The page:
The Oxford Trust went head-to-head with Barbara Hammond, founder and CEO of the Low Carbon Hub – a small social enterprise with big aims, now based at the Wood Centre for Innovation (WCFI). “Our vision,“ says Barbara, “is to replace the energy currently produced by Didcot Power Station by powering up, or shifting to renewable energy generation, and powering down by increasing energy efficiency and reducing energy demand across Oxfordshire.”
This vision gives the Low Carbon Hub three key strands to their work – installing renewables; improving energy efficiency of local buildings to reduce energy demand and usage; and innovation. They are working with a variety of project partners to catalyse system change through innovation pilots and that’s where their ground-breaking Project LEO comes in.
A £40m Innovate UK-funded scheme, Project LEO – that’s shorthand for Local Energy Oxfordshire – is run jointly by the Low Carbon Hub and SSEN. “Effectively, it’s an ambitious, innovative and holistic smart grid trial,” says Barbara. “The idea is to transform the way energy is delivered and used by creating a more responsive and flexible electricity grid through local households, businesses and communities.”
An industry first, Project Leo will trial a smart grid model of balancing local demand with local supply and explore how this can support growth in local renewables, electric vehicles (EVs), battery storage, and vehicle-to-grid technology. An energy system for the future.
LEO isn’t the only project the small Hub team of 16 has on the go. They have two “powering down” or energy reduction schemes on their books. Cosy Homes Oxfordshire is a new home retrofit service they are operating with Retrofitworks to create more energy efficient homes. It helps with small jobs like installing insulation and fixing heating systems as well as larger home improvements. And, under the OxFutures umbrella, they are working on a EU-funded project to deliver free energy audits to local SMEs with grants available to install energy-efficient measures like LED lighting, insulation and efficient heating and temperature controls. The aim is to reduce energy bills for businesses, lower CO2emissions and, hopefully, boost the local economy.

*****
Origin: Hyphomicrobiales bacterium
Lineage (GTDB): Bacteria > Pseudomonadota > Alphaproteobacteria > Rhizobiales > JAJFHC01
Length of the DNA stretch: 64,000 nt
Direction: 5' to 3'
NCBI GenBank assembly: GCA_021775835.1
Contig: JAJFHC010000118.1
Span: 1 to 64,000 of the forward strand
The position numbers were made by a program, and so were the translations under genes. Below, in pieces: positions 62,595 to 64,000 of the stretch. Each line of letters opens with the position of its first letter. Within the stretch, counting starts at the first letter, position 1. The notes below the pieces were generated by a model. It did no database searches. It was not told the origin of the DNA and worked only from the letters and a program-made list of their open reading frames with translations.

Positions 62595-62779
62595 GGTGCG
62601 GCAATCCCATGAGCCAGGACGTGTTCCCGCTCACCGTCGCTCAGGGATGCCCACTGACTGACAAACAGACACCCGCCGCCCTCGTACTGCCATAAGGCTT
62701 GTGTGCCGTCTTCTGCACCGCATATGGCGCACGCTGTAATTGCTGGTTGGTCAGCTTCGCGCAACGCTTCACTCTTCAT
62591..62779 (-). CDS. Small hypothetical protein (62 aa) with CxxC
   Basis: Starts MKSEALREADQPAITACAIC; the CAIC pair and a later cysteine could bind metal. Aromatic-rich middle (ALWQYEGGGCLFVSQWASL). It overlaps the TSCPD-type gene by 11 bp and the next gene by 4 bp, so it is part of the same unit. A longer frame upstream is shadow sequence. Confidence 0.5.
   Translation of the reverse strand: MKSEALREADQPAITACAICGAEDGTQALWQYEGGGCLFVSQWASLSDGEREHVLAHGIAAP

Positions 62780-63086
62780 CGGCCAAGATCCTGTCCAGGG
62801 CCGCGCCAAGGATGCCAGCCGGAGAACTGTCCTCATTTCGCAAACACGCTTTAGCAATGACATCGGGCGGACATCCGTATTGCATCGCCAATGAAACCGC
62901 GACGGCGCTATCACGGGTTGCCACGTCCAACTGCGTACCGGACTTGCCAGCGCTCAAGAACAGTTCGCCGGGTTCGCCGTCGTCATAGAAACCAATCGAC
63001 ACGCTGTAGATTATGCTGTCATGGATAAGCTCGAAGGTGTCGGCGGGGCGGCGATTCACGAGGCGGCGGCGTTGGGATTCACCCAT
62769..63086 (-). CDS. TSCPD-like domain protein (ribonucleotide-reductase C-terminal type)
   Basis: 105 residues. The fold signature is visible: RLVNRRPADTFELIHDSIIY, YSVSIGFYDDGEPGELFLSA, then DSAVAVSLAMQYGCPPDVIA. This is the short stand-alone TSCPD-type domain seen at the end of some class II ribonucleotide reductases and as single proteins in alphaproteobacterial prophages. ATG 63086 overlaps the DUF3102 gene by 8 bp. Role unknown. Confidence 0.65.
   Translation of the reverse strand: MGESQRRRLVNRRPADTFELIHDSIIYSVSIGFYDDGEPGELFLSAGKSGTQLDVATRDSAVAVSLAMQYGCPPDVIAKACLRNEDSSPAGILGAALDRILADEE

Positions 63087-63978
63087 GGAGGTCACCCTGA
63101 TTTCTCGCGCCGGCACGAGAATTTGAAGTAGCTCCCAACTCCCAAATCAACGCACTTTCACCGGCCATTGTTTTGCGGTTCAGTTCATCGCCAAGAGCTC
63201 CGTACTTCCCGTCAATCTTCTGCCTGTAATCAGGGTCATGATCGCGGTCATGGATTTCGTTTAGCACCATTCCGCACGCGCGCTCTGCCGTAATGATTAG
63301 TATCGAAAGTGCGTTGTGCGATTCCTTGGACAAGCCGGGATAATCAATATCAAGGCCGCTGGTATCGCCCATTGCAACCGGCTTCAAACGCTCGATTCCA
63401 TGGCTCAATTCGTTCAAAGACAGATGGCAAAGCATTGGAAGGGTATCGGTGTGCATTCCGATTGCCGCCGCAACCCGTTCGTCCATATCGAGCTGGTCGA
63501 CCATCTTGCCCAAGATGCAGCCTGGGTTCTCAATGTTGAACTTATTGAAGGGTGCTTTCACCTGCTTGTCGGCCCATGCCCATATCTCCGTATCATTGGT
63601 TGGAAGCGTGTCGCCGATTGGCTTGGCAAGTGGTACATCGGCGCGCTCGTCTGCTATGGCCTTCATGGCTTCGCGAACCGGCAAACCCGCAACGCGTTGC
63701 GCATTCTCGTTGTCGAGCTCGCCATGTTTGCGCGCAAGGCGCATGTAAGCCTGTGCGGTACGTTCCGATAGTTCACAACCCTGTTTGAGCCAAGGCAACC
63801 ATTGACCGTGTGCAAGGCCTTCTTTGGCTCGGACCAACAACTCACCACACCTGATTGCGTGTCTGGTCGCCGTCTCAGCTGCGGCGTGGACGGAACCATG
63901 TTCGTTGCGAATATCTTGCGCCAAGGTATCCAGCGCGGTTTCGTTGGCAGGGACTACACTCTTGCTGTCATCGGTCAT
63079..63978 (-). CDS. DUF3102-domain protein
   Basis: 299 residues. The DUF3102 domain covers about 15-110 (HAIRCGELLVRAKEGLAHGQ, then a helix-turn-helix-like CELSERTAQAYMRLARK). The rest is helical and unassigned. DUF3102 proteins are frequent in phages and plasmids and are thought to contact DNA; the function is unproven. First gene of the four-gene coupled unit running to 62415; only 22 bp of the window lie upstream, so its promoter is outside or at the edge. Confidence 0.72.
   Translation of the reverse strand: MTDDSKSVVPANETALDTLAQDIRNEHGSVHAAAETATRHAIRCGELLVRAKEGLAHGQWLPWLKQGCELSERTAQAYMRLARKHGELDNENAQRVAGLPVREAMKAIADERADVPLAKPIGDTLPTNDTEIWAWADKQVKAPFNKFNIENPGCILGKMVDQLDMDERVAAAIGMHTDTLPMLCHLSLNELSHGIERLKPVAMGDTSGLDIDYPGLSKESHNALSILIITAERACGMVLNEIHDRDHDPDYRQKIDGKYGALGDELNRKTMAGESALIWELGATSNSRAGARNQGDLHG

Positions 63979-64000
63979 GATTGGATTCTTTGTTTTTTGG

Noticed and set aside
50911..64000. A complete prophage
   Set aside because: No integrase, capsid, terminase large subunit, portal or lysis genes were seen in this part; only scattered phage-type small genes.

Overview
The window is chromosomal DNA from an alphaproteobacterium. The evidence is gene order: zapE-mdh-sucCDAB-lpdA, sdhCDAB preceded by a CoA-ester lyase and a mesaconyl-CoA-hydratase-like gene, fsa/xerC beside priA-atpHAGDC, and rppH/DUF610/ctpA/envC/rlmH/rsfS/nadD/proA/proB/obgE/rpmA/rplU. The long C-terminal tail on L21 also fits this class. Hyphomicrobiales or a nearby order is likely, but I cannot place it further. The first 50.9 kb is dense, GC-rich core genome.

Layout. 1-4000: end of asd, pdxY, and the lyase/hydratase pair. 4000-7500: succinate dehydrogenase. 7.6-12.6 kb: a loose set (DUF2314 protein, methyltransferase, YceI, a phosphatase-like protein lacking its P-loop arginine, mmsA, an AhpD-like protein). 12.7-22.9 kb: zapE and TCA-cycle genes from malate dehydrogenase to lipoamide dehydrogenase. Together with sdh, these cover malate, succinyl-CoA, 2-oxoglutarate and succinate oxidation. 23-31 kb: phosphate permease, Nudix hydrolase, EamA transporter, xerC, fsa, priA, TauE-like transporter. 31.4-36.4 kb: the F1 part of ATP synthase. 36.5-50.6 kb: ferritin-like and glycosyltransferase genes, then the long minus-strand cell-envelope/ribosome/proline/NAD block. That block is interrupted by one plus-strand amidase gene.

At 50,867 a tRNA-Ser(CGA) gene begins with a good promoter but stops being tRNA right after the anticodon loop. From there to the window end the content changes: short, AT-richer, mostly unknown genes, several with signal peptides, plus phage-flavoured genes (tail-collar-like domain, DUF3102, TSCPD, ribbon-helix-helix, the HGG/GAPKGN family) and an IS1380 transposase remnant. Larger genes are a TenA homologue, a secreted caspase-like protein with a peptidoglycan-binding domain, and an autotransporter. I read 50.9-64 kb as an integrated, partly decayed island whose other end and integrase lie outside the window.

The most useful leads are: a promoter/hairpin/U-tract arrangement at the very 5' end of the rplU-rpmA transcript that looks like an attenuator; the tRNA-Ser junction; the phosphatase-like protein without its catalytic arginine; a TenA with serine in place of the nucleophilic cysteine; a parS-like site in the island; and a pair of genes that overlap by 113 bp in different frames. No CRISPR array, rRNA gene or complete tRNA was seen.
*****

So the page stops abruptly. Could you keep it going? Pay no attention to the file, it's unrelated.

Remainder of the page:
On the powering up side, the Low Carbon Hub is already generating 4.4GWH per year from their 44 community renewable schemes – including solar panels on local schools and businesses and a hydro scheme at Sandford. They now have an £8m pipeline of new projects – mainly solar on schools and businesses but now some ground-mount schemes too. These are funded through their Community Energy Fund or, as Barbara calls it, an “Evergreen Fund”, which is open to local investors, big and small. The Hub has 1000 community investor-shareholders and the profits go to support their 30 community shareholders develop local carbon-cutting initiatives – like installing panels on Kirtlington’s village hall. Look out – the Hub are opening pledges for the 2020 share offer on Valentine’s Day and for investment on 10th March.
Spun out of community groups in West Oxford, the Low Carbon Hub started in December 2011. It is made up of two organisations working in co-operation: the Low Carbon Hub IPS and the Low Carbon CIC or Community Interest Company. Investment goes into the IPS to fund the renewable schemes and the surplus is then passed on to the Hub CIC to fund work on local low carbon projects. The structure enables the Hub to develop renewable energy projects as well as support communities to develop their own.
We are pleased to have our first social enterprise under our roof and the Low Carbon Hub is pleased to have a new home at WCFI. They love working in a building that, as Barbara says, “expresses their values with its fabulous green credentials”. If you see an increase in the number of electric bikes on site over the coming months that’ll be the Low Carbon Hub!